1989: U2 bassist Adam Clayton pleaded guilty to a charge of marijuana possession, an Irish judge let him off the hook, but Clayton is required to make a contribution ($40,000) to the Dublin Women's Aid & Refuge Centre.
1989: Motley Crue released their 5th studio album, 'Dr. Feelgood.'
1990: Poison's 'Unskinny Bop' peaks at #3 on the Billboard Hot 100.
1991: Bonnie Raitt donates a portion of the proceeds from a Saratoga, NY, concert to environmental groups battling a proposed coal-burning power plant.
1992: The Ramones release their 12th studio album, 'Mondo Bizarro.'
1992: Iron Maiden released the single 'Wasting Love.'
1998: David Bowie unveiled his Bowienet online community. The ISP features David Bowie news and releases.
1988: 'The Rock N' Roll Cuisine' cookbook is published, with 95 recipes from various musicians. Selections include Yoko Ono's "Dream Soup" (sunshine in a bowl), Cher's "Boyfriend Approved Macaroni Salad," Mick Jagger's shrimp curry and Weird Al Yankovic's peanut butter and jelly sandwich.
1998: Deep Purple singer Ian Gillan is charged with assault and battery for allegedly hitting a security guard in the head with a microphone during a concert at Pine Knob in Michigan. “I’ve seen everything at Pine Knob, but I’ve never seen it where the lead singer bends over and hits someone,” says the local sheriff. The security guard was trying to move an unruly fan away from the stage.
2000: Doro released her 7th solo album, 'Calling the Wild.'
2004: Carlos Santana and his wife Deborah host an event to raise money for the Milagro Foundation, a children's charity they set up in 1988. Held in West Hollywood at the Hyatt Hotel's Rooftop, the event includes a fashion show and celebrity auction.
2004: Def Leppard's Joe Elliott gets married to his bride Kristine at Kinnitty Castle in Ireland. Guests include members of Def Leppard, Queen's Brian May and ex-Mott the Hoople singer Ian Hunter. There's even a wedding jam session.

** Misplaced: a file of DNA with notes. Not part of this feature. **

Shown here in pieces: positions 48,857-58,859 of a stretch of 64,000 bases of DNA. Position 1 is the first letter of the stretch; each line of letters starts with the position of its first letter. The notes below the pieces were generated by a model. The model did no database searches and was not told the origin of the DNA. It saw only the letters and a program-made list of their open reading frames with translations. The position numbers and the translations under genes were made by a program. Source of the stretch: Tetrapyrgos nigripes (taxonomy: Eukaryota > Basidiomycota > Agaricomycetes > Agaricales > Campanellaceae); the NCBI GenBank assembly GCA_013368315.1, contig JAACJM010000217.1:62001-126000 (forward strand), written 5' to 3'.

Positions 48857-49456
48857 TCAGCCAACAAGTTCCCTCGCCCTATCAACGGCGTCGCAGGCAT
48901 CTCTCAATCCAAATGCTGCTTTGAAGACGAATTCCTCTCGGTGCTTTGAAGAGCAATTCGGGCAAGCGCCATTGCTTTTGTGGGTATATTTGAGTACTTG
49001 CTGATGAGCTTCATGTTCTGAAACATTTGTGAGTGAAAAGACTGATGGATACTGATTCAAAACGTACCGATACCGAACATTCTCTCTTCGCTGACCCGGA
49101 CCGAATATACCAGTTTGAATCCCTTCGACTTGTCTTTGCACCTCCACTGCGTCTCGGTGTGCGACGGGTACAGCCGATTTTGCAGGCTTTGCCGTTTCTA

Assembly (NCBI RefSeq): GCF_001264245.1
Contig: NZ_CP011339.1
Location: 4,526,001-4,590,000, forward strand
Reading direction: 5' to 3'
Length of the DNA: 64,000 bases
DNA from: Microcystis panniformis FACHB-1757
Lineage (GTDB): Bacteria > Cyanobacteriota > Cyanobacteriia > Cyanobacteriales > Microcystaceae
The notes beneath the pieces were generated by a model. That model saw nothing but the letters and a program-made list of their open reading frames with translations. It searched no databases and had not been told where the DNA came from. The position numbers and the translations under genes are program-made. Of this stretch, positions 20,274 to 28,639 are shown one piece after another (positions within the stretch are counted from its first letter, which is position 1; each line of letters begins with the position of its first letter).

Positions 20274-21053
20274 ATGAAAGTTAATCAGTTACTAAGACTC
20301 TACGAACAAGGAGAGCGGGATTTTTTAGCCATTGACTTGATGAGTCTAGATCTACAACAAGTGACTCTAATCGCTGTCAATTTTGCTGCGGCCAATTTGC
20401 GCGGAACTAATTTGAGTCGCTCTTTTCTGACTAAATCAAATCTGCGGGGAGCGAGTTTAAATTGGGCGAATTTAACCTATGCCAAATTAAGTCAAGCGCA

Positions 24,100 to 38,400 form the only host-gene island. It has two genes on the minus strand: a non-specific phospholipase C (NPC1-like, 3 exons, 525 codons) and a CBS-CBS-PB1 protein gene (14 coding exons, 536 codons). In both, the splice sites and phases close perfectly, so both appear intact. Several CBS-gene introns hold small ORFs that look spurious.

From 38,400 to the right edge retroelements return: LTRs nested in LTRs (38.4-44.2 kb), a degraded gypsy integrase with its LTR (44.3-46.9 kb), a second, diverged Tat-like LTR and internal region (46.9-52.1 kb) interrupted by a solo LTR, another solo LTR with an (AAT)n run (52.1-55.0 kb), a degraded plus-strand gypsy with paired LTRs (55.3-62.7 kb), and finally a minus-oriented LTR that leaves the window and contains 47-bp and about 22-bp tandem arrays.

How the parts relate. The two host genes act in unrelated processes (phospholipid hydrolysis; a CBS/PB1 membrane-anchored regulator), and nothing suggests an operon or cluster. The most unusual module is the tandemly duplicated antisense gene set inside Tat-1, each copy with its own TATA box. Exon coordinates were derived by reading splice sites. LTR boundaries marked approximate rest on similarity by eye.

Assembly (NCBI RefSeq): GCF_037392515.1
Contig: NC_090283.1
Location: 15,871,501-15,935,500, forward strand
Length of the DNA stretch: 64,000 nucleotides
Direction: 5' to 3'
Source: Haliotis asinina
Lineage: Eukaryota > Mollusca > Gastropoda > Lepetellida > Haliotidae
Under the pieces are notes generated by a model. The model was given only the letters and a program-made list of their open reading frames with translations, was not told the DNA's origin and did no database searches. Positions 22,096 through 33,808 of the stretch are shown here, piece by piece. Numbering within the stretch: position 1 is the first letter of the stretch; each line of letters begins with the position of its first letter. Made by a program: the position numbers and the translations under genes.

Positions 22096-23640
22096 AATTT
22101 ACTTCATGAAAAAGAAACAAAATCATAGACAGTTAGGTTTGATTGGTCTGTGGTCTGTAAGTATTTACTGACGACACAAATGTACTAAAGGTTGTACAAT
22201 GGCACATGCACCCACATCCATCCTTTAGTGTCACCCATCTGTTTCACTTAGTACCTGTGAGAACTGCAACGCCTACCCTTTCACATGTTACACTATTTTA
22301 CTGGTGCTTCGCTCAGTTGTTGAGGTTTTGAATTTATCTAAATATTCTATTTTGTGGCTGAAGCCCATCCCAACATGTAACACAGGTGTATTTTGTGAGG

2005: 'Whole Lotta Led: Our Flight With Led Zeppelin' is published. Using snapshots and fan's stories it tracks the legendary group's 12 year run.
2005: Motley Crue drummer Tommy Lee is a guest on ABC's 'The View.' Lee is promoting his reality series 'Tommy Lee Goes To College' but he does manage to work some Crue mentions in there.
2005: 77 year old Fats Domino was rescued from the flooding in New Orleans caused by Hurricane Katrina. He had earlier told his agent that he planned to remain in his home despite the order to evacuate.
2005: Pearl Jam begin selling digital downloads of their North American concerts online. The "digital bootlegs" are on the band's official site just hours after each performance.
2006: Asia's original line-up (singer-bassist John Wetton, guitarist Steve Howe, keyboardist Geoffrey Downes and drummer Carl Palmer) kick off their 25th anniversary reunion tour in Jim Thorpe, PA.
2006: While awaiting trial for the murder of actress Lana Clarkson and with lawsuits and counter suits revolving around him, 65-year-old Phil Spector marries 26-year-old Rachelle Marie Short during a small ceremony. The newlyweds would spend just over two and a half years together before Phil was found guilty and sentenced to 19 years to life in the California state prison system. He will be 88 years old before becoming eligible for parole.
2006: Jon Bon Jovi and his wife throw a party in East Hampton, NY. Paul McCartney, Billy Joel and ex-Pink Floyd bassist-singer Roger Waters perform. Bruce Springsteen is also there but leaves before things get rolling.
2008: 'Rock N Roll Train,' the first single from AC/DC's album 'Black Ice,' is used in commercials promoting the CBS show 'Criminal Minds.'
2008: Metallica debut their video for 'The Day That Never Comes.'
2009: Elton John's keyboard player, Guy Babylon, died of a heart attack while swimming in his pool at his home in Los Angeles
2009: The Black Crowes release 'Before The Frost... ' and a second album, '... Until The Freeze,' is free exclusively through a download code included in 'Before The Frost...' So you have to buy one to get the other. The discs were recorded live earlier in the year during a five-night stint at ex-Band singer/drummer Levon Helm's studio in Woodstock, NY. 2009: Chevelle's 'Sci-Fi Crimes,' the follow-up to 2007's'"Vena Sera,' is released.
2009: Living Colour start their North American tour in Alexandria, VA, to support their album 'The Chair In The Doorway.' "We haven't played in the States in a very long time," says singer Corey Glover. "We're going to have do a real balancing act as to what people remember and what new stuff they want to hear."